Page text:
The terms advection and convection have different meanings depending on in which context they are used.
In fluid dynamics, advection is a type of convection, with the other type of convection being diffusion. Both advection and diffusion act to move around various intensive properties of a fluid.
In advection, properties are transported by bulk motion of the fluid. In other words, as soon as the velocity field of the fluid is non-zero, you have convection of the various intensive properties of the fluid, because they are moving along the velocity field.
For example, if you pour some dye into a river so that a colored blob is formed in the river, that blob is going to follow along with the river; the movement of the blob along the river is a form of advection.
In diffusion, things are spread out from points of high concentration or high property values to points of low concentration or low property values, as a result of particle random walk, which causes nearby regions of the fluid to blend together and has the effect of "blurring" the the various properties of the fluid. Mathematically, this means that high frequency components of the properties tend to decay over time, with components with higher frequencies decaying faster than components with lower frequencies.
When modelling turbulent flow, a common practical strategy is to ignore the small-scale vortices, or eddies, and to instead model their large-scale effects on various properties as a type of effective diffusion.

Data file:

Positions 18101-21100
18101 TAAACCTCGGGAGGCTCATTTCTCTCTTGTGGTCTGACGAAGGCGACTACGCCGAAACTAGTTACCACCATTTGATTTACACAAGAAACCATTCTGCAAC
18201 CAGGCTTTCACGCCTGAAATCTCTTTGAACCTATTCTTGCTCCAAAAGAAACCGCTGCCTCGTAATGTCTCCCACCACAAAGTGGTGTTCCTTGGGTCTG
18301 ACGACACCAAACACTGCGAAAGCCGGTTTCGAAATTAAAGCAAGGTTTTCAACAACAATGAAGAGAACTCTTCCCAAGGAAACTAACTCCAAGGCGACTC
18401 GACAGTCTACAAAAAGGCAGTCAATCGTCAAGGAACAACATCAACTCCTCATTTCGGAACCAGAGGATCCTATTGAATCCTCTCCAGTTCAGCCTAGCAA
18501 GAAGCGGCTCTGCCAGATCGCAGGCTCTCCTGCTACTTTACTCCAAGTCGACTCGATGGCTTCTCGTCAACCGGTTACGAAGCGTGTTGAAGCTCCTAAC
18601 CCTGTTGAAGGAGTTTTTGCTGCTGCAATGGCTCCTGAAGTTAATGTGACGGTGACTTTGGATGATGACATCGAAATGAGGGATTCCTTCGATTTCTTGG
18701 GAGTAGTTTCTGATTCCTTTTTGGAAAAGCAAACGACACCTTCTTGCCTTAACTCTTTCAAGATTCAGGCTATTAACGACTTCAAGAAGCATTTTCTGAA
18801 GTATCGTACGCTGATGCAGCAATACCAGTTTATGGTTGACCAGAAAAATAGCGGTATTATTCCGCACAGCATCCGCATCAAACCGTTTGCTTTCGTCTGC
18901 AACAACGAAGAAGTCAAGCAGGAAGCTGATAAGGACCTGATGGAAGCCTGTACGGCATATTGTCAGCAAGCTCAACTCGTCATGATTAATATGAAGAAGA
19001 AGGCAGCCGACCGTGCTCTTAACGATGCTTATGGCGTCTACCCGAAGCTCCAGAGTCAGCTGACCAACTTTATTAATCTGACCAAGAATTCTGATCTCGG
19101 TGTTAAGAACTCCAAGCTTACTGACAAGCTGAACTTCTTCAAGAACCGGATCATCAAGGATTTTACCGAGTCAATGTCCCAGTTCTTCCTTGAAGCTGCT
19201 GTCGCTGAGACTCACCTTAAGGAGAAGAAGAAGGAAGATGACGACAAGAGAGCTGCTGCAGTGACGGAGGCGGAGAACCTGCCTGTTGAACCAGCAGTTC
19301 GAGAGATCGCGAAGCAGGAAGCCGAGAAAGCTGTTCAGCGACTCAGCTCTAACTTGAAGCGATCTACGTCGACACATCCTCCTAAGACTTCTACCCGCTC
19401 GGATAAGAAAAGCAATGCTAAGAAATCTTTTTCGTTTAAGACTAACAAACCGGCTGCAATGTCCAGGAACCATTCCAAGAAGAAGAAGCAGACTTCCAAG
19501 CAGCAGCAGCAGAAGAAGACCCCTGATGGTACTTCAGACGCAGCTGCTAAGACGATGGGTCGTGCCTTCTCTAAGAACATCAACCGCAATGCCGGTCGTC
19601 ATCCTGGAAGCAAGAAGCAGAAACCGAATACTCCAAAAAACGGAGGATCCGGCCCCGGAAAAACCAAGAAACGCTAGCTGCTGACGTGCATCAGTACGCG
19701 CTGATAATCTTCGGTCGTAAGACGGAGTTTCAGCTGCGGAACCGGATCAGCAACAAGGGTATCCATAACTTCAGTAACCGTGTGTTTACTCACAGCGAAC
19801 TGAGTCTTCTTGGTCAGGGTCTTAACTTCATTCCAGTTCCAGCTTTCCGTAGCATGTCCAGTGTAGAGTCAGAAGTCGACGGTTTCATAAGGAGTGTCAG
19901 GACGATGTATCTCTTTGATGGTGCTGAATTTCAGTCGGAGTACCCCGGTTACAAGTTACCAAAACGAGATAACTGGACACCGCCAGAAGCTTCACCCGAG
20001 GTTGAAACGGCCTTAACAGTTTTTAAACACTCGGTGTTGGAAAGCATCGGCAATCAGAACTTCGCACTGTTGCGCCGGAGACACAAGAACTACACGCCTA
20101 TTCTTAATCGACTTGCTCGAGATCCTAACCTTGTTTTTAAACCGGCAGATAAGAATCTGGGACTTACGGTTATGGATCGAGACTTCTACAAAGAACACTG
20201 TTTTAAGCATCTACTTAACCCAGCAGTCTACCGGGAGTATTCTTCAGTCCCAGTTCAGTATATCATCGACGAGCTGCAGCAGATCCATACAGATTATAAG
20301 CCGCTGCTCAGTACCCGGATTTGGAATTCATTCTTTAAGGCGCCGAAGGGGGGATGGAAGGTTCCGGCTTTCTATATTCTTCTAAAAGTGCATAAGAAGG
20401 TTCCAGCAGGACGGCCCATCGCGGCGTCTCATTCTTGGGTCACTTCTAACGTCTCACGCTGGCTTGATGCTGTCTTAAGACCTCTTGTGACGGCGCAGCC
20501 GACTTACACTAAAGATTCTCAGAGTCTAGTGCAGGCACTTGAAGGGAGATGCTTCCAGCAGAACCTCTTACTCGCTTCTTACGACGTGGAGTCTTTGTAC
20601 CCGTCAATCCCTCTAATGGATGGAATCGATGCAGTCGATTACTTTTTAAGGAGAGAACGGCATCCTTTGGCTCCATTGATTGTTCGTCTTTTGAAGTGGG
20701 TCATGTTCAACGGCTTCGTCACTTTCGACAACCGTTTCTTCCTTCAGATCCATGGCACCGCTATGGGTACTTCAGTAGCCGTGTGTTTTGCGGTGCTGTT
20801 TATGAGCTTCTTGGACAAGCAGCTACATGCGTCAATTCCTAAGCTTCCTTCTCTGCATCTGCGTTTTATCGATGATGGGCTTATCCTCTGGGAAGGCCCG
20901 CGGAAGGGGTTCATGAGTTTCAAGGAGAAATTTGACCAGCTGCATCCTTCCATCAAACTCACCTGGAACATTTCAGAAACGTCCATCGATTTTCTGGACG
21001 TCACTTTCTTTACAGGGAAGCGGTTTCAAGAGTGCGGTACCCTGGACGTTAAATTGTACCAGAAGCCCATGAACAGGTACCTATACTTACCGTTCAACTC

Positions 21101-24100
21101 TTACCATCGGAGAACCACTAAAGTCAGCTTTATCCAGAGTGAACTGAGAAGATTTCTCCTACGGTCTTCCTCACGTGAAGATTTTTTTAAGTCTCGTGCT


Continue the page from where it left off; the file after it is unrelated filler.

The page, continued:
For example, thermal conduction is a form of diffusion, where the diffused property is the temperature. The effect of viscosity is another example of diffusion, where the diffused property is the velocity. For turbulent flow, the mixing of the velocity field caused by the eddies is sometimes modeled as an effective diffusion called the "eddy viscosity."
And to take an example that uses dye to explain diffusion, if you add a drop of dye carefully in a glass of water, you may form a very small blob of dye on the surface of the water, with a clear boundary towards the water. As time progresses, though, even if the water seems to perfectly still, that dye is going bleed out into the water, and the crisp boundary between the dye and the water is going to become blurry end eventually disapear. This is because even if the water is still on the macroscopic level, on the microscopic level the molecules move around and mix with each other, and dye molecules will become mixed with nearby water molecules. This movement of the particles on the microscopic level causes a blurring effect on the macroscopic level and is a form of diffusion.
In meterology, as pointed out in Kobus' answer, advection means horizontal winds, and convection means vertical winds. Convection is typically caused by a steep lapse rate, which gives rise to a Rayleigh–Taylor instability in the atmosphere.